Feature F1 Unlocked
UNDERDOG TALES: When Maldonado took Williams back to the top on a remarkable day in the Spanish sun
Just over a decade ago, Pastor Maldonado delivered one of the greatest underdog victories in F1 history as he hauled his Williams to pole position and victory – via a scrap with Ferrari’s Fernando Alonso – at the 2012 Spanish Grand Prix. We sat down with the Venezuelan to remember a special performance that marked the first F1 triumph for his country – and remains the most recent win for the famous British team...
Pastor Maldonado’s promotion to F1 in 2011 made plenty of headlines across the media. Despite winning races in Formula Renault, Euroseries 3000, Formula Renault 3.5 and GP2, where he beat Sergio Perez to the title, many focused on the financial backing the Venezuelan brought to Williams, who had freed up a space by parting ways with Nico Hulkenberg at the end of a promising rookie season.
Maldonado finds his feet with Williams
But amid all the noise, and despite a tough campaign for Williams with their disappointing FW33 package, Maldonado held his own against veteran team mate Rubens Barrichello. He also managed to catch the eye in qualifying on several occasions, landing top 10 starts in Spain, Monaco and Britain, where he took the team’s season-best qualifying result of seventh on the grid.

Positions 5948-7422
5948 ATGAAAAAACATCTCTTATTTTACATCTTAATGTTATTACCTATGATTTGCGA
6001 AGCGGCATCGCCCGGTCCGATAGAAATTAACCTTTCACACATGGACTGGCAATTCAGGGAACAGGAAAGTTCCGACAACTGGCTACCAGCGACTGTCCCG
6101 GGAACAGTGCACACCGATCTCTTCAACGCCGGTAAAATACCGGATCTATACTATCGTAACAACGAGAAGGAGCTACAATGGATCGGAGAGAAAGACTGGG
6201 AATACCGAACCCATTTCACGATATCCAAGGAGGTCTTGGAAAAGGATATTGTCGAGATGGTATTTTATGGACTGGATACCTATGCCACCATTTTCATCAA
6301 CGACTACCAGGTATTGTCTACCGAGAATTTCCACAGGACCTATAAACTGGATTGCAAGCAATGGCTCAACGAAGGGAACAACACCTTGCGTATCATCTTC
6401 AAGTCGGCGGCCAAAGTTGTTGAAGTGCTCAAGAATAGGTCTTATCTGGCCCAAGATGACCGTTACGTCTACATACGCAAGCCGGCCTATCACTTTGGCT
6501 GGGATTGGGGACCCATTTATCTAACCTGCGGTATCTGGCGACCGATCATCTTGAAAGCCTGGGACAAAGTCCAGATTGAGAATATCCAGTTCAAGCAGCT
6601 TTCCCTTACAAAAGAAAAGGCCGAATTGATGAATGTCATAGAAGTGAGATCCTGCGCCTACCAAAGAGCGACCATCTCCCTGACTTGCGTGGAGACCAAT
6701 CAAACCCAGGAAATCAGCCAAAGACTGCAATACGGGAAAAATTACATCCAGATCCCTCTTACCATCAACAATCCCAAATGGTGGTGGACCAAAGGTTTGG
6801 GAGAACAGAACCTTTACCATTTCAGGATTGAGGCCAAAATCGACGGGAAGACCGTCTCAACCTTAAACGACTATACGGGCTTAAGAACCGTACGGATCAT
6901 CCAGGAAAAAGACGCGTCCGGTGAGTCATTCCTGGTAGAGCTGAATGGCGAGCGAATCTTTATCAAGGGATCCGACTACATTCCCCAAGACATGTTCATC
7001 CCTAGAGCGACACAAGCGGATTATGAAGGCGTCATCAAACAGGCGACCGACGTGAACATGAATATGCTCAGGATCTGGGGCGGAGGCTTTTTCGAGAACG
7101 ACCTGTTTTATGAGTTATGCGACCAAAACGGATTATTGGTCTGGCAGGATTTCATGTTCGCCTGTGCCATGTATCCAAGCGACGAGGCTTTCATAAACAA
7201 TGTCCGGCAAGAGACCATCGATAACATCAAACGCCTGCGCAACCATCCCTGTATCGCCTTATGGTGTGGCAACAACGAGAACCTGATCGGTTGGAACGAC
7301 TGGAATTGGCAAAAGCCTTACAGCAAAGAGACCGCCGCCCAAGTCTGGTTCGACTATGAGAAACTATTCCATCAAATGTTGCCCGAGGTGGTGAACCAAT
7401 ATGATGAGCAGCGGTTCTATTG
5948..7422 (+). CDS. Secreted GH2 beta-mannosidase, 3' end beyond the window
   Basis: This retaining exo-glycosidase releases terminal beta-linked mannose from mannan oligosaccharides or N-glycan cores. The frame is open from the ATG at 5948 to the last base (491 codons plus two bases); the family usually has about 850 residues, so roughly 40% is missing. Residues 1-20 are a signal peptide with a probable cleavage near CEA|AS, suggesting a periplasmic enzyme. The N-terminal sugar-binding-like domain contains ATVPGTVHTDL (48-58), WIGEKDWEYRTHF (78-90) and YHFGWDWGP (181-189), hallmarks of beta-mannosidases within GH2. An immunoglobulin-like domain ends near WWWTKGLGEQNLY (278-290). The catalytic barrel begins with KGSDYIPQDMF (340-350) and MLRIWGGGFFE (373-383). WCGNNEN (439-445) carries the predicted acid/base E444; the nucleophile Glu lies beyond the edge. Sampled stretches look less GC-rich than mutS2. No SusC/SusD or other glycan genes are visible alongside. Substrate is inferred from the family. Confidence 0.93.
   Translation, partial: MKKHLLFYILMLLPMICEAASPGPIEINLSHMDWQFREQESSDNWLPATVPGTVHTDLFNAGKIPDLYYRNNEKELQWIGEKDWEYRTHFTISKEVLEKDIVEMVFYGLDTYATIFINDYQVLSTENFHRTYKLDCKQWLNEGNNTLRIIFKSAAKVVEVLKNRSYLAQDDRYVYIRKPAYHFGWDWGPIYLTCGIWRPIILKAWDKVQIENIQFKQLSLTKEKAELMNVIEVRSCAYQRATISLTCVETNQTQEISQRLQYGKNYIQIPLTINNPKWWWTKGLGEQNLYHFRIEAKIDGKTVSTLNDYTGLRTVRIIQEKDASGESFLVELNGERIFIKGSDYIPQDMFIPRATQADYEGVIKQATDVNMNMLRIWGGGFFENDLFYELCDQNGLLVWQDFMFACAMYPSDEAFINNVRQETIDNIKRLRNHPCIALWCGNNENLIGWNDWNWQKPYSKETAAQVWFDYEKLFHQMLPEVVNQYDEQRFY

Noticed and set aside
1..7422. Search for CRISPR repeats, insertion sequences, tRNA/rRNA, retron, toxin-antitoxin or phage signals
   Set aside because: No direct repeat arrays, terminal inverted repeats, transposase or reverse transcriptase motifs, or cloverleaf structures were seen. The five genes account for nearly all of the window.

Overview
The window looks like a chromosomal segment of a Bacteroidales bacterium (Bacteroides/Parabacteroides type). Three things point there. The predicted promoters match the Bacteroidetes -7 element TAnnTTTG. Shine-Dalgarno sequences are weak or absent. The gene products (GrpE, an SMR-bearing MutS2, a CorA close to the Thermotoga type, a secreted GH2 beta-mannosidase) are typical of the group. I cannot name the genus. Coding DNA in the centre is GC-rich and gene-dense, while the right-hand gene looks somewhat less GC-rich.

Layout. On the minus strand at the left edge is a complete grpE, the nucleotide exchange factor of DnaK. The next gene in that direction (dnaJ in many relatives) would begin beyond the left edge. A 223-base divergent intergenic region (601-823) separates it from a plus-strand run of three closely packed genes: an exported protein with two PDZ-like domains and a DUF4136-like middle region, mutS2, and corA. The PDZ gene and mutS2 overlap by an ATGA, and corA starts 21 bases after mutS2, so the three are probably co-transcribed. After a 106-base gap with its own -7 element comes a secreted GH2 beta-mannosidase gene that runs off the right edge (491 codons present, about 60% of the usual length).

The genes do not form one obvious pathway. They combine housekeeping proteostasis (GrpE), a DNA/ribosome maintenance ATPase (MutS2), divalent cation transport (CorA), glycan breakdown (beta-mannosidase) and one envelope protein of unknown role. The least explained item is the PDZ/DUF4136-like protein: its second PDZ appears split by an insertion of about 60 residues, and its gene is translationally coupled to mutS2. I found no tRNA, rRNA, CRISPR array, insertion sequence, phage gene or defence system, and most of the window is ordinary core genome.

While Maldonado’s debut year yielded little in the way of rewards on race days, his sole point coming via a run to 10th in Belgium, Williams took decisive action during the winter with wholesale technical changes, spearheaded by swapping out their previous Cosworth engine for Renault’s potent unit.
Term two, it seemed, had the potential to deliver much more for the Maldonado/Williams combination....
“Starting the year, the car was a little bit late, because of all the changes in very little time,” recalls Maldonado, speaking from his Monaco home. “We were trying to put it all together for the first test and I immediately felt that the car was much better than previously – much better. It was very encouraging from a driving point of view, much more balance, and the reliability of the engine.”